Making a name for himself by spearheading what is considered by many the most advanced coal transition strategy in the United States along with being a part of the core team that successfully launched the hemp industry across the United States through the 2014 Farm Bill, J. Eric Mathis has been at the forefront of Regional & Urban Design strategies throughout the southeast with a specific focus on regenerative design and innovation. During his 15+ year career in applied sustainability, Mr. Mathis has been a part of and/or spearheaded numerous national movements including launching one of the first Renewable Energy Initiatives in the U.S. (2007), playing an important role in linking coal-dependent communities to the Green Jobs Movement in collaboration with former White House special advisor for Green Jobs Van Jones (2008), co-designing an award-winning coal-transition model called Sustainable Williamson that was centered around linking economic/entrepreneurial development to health & wellness with a specific focus on Social Determinants of Health (2012), and was a part of the core team that successfully legalized hemp in the U.S. where he began in KY (2014) then successfully spearheaded the design and implementation of both WV (2015) and NC (2017) industrial hemp pilot programs. His most recent work in his home town of Winston Salem is being co-developed in collaboration with the Center for Trauma Resilient Communities and is poised to become a national model mid-2020.
Zi Yong Ng, or Zed, is a Singapore-born New Zealand-based multimedia designer that is currently in his final year of study in the Bachelor of Design Innovation at Victoria University of Wellington. Zed’s area of interest focuses on the integration of art, design, science and technology in outputs such as multimedia installations and digitally created designs. As part of the VUW’s Summer Research Programme, Zed conducted background research into relevant LASG projects, animated printed forms and soft robotics. Zed has also created prototypes to demonstrate power, communication and microprocessor control and scoping actuation methods suitable for 4D printed kinetic structures.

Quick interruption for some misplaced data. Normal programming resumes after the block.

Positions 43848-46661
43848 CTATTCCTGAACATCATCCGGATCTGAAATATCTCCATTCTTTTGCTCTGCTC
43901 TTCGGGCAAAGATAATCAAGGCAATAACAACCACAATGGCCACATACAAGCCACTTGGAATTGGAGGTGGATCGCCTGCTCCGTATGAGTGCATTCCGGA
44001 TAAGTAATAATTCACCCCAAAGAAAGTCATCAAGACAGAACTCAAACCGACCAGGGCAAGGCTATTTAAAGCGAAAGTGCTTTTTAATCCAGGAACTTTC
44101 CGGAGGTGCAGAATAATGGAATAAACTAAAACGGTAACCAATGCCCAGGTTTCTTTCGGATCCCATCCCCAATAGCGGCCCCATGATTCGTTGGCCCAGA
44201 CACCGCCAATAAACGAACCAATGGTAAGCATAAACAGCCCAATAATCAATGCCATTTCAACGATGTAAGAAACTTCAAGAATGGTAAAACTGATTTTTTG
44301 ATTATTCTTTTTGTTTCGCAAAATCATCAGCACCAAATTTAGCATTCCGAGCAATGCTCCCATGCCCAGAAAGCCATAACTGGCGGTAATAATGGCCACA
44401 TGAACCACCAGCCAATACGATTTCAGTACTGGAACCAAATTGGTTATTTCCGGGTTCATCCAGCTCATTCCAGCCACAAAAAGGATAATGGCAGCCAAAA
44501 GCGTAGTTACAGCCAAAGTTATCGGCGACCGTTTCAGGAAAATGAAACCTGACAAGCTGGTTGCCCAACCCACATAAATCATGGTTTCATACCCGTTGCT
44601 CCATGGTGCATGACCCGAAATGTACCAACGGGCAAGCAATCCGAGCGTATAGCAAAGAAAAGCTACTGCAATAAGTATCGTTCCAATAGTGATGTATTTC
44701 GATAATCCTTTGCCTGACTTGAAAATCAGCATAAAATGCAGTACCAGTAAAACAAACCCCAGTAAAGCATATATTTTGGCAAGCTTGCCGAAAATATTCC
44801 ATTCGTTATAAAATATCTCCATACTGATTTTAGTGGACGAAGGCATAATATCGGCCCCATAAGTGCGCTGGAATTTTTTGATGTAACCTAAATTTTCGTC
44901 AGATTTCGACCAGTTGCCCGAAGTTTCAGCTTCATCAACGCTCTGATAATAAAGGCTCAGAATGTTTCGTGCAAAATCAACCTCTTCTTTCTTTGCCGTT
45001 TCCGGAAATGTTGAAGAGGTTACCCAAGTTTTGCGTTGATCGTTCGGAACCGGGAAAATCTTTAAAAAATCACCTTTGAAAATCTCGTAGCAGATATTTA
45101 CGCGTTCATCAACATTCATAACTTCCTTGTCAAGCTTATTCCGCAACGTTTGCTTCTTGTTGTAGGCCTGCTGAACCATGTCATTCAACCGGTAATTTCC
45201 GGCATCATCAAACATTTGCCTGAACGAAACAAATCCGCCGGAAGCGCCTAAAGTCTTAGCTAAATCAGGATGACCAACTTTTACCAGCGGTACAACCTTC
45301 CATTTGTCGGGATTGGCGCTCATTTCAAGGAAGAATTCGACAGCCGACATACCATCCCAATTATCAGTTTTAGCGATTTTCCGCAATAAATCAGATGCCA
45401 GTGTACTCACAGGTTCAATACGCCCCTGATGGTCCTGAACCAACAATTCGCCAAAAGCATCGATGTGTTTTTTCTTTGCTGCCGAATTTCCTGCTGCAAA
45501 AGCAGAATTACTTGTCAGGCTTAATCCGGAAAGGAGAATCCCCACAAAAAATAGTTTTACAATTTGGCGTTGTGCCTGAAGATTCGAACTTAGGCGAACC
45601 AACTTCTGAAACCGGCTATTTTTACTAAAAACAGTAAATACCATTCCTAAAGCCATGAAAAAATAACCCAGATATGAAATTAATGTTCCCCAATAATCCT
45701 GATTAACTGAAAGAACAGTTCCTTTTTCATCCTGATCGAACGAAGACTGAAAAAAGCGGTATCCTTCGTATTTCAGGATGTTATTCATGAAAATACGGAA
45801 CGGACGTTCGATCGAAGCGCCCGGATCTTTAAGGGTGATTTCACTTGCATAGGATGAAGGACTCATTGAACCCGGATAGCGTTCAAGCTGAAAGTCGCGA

Richard Mui is a structural designer at Blackwell Structural Engineers who is interested in how structural analysis can be used to inform decision making in architectural design. His Master’s thesis, PTAF: Polygon Tessellation to Approximate Frame, was undertaken in close collaboration with the Living Architecture Systems Group. In the thesis, information from the Amatria test bed was combined with structural approximation to create a technique for parametric structural modeling to be used in conceptual architectural design. He hopes to promote interdisciplinary work both in industry and academia.
Farhan Monower is an undergraduate student at the University of Waterloo, studying Mechatronics Engineering. He is set to graduate in the summer of 2021, and has completed multiple internships at companies such as Ford, DA-Integrated and Ritual Technologies Inc. He joined Philip Beesley/Living Architecture System Group as a Mechatronics Engineering intern, where he worked on electrical, controls systems and software design. He contributed to the design and development of the new-generation software system that runs on sculptures, with a focus on intrasculptural communication. He has also worked on the engineering team during installations of the Futurium Noosphere and Meander. Although his internship has ended, Farhan continues to work with the LASG as an Engineering Consultant. Currently he is working on the “Smart Actuation Interface”, part of the next generation of sculpture electronics.
Smart Actuation Interface Project: